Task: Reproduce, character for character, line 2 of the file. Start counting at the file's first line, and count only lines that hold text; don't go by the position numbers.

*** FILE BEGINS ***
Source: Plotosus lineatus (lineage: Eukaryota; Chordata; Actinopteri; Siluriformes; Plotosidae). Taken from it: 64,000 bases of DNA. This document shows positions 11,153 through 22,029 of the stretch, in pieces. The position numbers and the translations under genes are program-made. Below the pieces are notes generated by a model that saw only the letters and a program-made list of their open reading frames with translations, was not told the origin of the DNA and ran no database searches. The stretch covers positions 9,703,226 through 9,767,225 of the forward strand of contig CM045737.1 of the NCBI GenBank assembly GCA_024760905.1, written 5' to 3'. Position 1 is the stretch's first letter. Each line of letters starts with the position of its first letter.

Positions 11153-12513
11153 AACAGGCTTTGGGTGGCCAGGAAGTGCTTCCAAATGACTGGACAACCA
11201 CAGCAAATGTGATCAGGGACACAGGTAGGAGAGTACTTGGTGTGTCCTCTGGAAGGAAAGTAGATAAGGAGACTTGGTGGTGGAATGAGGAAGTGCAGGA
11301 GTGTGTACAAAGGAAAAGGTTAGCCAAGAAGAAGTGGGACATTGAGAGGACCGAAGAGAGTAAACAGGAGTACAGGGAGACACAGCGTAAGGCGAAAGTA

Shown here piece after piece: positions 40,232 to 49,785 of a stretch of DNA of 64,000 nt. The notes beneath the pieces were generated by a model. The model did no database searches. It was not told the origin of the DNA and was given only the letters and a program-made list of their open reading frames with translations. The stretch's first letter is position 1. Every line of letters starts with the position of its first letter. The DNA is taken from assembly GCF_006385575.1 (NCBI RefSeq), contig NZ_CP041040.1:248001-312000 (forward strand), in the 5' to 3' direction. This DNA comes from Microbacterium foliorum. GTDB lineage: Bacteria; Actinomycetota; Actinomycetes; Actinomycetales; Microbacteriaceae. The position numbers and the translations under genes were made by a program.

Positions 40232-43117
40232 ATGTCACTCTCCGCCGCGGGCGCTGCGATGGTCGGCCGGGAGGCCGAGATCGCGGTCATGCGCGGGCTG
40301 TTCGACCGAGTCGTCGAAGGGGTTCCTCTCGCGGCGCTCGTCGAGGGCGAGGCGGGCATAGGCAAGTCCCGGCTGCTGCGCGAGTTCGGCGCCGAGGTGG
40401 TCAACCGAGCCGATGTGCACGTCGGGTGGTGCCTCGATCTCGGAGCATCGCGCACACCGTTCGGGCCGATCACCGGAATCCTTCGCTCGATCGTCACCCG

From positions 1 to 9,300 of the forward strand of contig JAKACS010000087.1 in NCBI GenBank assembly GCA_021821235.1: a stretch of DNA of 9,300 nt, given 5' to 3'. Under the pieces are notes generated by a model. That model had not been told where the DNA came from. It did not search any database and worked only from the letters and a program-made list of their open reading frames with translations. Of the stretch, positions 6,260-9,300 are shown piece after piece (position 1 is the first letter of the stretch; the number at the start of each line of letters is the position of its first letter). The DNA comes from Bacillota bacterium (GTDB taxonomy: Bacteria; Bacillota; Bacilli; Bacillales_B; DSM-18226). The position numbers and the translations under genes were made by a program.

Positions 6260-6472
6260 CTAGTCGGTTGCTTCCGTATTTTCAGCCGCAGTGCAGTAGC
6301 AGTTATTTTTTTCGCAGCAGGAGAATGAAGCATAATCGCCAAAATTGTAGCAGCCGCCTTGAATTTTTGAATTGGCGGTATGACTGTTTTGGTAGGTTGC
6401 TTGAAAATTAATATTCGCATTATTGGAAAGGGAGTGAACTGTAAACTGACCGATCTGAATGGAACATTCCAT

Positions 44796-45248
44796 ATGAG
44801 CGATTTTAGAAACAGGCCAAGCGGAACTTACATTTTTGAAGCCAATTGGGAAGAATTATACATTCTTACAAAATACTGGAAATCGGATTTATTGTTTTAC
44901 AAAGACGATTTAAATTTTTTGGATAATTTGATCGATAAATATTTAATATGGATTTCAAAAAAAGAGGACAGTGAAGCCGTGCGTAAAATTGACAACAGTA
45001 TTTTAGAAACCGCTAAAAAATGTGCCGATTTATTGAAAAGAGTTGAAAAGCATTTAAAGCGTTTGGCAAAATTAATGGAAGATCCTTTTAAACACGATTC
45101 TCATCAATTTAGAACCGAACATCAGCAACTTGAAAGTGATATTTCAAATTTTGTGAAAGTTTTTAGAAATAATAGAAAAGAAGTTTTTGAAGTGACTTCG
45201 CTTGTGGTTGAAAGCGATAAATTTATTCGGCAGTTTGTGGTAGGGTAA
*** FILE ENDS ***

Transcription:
Positions 11153-12513